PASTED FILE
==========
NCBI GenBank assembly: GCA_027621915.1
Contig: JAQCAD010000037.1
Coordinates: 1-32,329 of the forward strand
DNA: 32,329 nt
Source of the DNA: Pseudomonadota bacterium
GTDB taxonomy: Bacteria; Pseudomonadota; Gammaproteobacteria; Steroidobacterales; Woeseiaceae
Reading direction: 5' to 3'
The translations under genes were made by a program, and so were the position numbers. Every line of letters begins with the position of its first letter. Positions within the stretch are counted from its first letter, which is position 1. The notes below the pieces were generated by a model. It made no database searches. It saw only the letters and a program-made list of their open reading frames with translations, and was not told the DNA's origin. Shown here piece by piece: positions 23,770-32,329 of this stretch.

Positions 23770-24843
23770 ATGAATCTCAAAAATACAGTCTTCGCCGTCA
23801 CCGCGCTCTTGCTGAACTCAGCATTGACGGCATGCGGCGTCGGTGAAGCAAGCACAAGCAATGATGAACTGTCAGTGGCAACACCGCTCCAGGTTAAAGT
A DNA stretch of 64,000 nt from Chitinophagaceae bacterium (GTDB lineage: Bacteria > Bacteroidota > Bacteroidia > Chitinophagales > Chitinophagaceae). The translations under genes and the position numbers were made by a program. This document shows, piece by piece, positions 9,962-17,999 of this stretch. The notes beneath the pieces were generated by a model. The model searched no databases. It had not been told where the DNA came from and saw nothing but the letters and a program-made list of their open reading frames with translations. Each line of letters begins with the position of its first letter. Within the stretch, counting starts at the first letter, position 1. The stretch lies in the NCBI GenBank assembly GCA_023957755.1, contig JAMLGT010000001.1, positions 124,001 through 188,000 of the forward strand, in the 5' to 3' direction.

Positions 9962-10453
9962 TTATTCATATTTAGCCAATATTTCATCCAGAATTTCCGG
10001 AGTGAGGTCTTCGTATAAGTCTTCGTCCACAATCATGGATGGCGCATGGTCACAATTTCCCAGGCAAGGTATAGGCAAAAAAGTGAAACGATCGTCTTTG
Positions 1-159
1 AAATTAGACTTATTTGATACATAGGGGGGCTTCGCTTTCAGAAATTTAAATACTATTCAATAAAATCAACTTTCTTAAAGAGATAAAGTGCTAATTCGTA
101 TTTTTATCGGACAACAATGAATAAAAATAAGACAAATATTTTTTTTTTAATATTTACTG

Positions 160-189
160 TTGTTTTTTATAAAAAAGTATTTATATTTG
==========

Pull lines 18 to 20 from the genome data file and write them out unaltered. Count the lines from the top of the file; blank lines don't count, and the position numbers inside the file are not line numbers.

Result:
101 TTTTTATCGGACAACAATGAATAAAAATAAGACAAATATTTTTTTTTTAATATTTACTG

Positions 160-189
160 TTGTTTTTTATAAAAAAGTATTTATATTTG